QUESTION:

What do you see as the most important issue facing your district? Catoctin District Democrats: Vote for no more than one.

Betsey Brown

Joseph W. Keating Jr.

Betsey Brown Rte. 4, Box 75, Leesburg Age: 57

Psychologist; coordinator, Friends of Route 15; organizer of community effort to designate a circle for seven Loudoun County roads, which received unanimous approval from board supervisors; member of Lucketts Citizens Committee, which worked to obtain denial of a sewage-treatment plant; family therapist, employed for five years in a county mental health center; doctor of education from Rutgers University; M.A., Columbia University; Phi Beta Kappa graduate, Syracuse University; Lives with husband Henry B.R. Brown on Lucketts Farm, which has been farmed by their family since 1822; mother of four.

Loudoun County is at a crossroads. By their choice of supervisors, voters will decide two questions: 1.) Will the county remain an affordable place to live? And 2.) Will it retain its quality of life? New houses are revenue losers, costing the county more money than they bring in for schools and other services. Farms more than pay their way. As developments devour farm land, every citizen's tax bill increases. If the rapid urbanization policies supported by Mr. {Frank I.} Lambert are not checked, many will find their taxes an impossible burden. Without planning by and for Loudoun's citizens, our way of life is doomed. Our small town will wither in endless look-alike subdivisions. Gridlock, overcrowded classrooms and urban blight are sorry substitutes for green fields and pure water. We must plan prudent growth to keep values high.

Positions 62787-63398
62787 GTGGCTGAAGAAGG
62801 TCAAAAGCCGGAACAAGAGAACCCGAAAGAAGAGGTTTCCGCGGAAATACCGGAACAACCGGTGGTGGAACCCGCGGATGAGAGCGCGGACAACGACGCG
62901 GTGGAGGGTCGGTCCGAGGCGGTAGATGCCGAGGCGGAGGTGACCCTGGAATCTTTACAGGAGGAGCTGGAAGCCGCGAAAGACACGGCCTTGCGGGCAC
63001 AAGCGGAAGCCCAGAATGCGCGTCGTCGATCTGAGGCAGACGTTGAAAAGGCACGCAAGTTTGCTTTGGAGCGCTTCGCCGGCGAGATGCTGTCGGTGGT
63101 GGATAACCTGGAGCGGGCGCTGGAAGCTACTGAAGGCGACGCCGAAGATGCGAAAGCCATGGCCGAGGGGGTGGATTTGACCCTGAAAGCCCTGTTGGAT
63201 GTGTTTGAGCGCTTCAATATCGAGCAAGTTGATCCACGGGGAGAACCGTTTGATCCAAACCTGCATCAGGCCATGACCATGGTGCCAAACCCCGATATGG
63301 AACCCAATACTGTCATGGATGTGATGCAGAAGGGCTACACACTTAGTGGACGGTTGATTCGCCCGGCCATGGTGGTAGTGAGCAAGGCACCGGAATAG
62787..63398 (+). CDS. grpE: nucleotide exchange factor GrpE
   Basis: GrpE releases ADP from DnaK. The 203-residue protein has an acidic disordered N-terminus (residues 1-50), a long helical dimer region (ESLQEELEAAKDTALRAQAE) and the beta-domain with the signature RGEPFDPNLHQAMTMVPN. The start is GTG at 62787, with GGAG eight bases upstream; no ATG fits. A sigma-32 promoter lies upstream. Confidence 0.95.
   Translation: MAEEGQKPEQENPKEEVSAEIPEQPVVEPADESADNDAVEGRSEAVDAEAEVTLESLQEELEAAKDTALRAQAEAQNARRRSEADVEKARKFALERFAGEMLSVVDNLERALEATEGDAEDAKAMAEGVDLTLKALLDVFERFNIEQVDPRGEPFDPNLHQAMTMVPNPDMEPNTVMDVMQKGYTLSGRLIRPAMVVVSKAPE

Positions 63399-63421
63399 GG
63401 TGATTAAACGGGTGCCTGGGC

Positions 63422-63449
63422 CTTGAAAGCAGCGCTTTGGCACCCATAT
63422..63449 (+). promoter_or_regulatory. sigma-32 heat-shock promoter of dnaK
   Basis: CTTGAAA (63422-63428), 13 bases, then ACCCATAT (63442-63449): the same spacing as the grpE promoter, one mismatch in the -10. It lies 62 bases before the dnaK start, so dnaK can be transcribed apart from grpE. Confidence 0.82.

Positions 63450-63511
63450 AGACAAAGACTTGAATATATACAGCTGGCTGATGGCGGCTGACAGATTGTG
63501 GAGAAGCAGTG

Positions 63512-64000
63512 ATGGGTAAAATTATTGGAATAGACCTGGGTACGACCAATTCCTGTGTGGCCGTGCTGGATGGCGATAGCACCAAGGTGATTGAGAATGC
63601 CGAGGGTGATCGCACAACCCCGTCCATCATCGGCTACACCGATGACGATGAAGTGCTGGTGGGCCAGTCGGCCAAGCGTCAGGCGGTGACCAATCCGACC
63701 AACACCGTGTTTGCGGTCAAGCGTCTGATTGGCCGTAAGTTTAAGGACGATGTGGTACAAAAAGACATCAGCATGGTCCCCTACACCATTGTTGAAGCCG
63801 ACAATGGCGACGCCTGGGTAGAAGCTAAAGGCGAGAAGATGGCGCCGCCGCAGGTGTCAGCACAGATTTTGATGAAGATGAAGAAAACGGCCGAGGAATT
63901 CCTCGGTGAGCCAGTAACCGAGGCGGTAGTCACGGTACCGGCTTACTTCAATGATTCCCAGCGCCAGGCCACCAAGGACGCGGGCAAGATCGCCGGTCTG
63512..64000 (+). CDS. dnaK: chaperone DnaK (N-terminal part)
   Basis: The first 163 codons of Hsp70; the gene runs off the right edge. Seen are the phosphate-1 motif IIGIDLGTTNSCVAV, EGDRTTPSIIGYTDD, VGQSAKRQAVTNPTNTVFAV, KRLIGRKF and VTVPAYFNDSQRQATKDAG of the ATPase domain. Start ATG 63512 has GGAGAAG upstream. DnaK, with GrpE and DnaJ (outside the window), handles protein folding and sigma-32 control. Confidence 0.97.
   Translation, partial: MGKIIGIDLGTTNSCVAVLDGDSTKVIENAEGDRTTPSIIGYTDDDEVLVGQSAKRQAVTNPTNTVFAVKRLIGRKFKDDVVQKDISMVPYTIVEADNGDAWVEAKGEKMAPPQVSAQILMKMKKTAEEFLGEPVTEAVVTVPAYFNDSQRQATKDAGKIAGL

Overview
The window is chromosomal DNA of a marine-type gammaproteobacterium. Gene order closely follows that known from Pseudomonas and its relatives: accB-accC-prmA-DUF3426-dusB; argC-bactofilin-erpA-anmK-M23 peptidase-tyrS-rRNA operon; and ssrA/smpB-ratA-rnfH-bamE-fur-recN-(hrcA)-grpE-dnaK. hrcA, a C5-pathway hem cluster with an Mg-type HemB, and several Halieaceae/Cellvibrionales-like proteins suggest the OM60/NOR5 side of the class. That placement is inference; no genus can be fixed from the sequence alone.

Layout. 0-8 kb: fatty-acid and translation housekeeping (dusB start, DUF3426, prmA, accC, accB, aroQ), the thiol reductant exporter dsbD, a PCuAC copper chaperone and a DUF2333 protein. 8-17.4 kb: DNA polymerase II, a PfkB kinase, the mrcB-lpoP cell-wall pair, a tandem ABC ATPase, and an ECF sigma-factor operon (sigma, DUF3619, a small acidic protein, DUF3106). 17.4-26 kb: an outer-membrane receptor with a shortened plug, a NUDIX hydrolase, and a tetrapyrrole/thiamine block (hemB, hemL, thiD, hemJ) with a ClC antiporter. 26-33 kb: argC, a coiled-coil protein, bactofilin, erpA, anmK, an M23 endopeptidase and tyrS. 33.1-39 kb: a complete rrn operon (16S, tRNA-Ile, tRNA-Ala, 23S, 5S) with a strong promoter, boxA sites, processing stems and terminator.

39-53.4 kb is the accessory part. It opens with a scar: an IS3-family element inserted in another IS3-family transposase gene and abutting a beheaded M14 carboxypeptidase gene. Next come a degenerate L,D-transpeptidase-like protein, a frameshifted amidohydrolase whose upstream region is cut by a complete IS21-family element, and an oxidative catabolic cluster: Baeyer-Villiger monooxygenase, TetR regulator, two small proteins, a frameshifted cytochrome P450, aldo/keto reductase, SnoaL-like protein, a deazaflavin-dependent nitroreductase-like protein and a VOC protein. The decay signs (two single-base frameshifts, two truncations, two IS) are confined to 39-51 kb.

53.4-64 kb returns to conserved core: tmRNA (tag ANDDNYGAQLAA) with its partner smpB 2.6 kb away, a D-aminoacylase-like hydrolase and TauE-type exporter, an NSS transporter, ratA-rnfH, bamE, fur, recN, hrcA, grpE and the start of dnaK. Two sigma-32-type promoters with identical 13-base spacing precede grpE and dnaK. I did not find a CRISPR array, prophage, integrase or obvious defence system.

Joseph W. Keating Jr.

Box 141, Waterford

Age: 50

President of Military Antiquaries Association; chairman, Catoctin Magisterial District of Loudoun Democratic Party; president, Preservation Society of Loudoun County; Catoctin Representative, Loudoun County Bicentennial Committee; former member, Waterford Foundation Board of Directors, eight years; member, George C. Marshall Memorial Committee; Eagle Scout; attended University of Virginia, studies in Engineering and Earth Science; attended George Washington University, studies in Cartography, Ecology, and Computer Science.

The most important issue in Catoctin District is the management of growth in an idyllic setting of farms, businesses and homes. Over the past 200 years, a highly successful combination of these three types of development has evolved. Catoctin provides a surplus in tax revenues over the expenditures it requires for service, thereby subsidizing other districts in Loudoun County. As new residents flood into Eastern Loudoun daily, greater demands on the Catoctin subsidy have arisen. The incumbent supervisor's answer-building more houses-increases the problem. As supervisor, I will advocate only the most productive growth, and I will negotiate a design for growth which best retains Catoctin's idyllic setting. I firmly believe that what is best for Catoctin District is best for Loudoun County.